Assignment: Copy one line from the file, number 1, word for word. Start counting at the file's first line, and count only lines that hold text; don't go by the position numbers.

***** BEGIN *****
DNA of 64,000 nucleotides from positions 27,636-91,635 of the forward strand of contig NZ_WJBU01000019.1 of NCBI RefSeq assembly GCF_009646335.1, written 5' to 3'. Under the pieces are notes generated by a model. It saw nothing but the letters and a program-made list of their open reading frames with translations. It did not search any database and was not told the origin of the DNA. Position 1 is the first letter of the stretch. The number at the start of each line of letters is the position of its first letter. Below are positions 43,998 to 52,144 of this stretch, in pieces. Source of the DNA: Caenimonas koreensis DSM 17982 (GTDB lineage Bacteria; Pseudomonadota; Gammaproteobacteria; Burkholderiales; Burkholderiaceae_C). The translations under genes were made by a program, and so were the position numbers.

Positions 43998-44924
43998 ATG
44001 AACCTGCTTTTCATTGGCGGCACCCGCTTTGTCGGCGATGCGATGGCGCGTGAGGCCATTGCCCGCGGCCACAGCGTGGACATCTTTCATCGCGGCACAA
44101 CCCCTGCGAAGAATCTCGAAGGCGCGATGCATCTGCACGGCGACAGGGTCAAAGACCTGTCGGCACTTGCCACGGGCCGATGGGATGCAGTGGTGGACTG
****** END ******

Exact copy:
DNA of 64,000 nucleotides from positions 27,636-91,635 of the forward strand of contig NZ_WJBU01000019.1 of NCBI RefSeq assembly GCF_009646335.1, written 5' to 3'. Under the pieces are notes generated by a model. It saw nothing but the letters and a program-made list of their open reading frames with translations. It did not search any database and was not told the origin of the DNA. Position 1 is the first letter of the stretch. The number at the start of each line of letters is the position of its first letter. Below are positions 43,998 to 52,144 of this stretch, in pieces. Source of the DNA: Caenimonas koreensis DSM 17982 (GTDB lineage Bacteria; Pseudomonadota; Gammaproteobacteria; Burkholderiales; Burkholderiaceae_C). The translations under genes were made by a program, and so were the position numbers.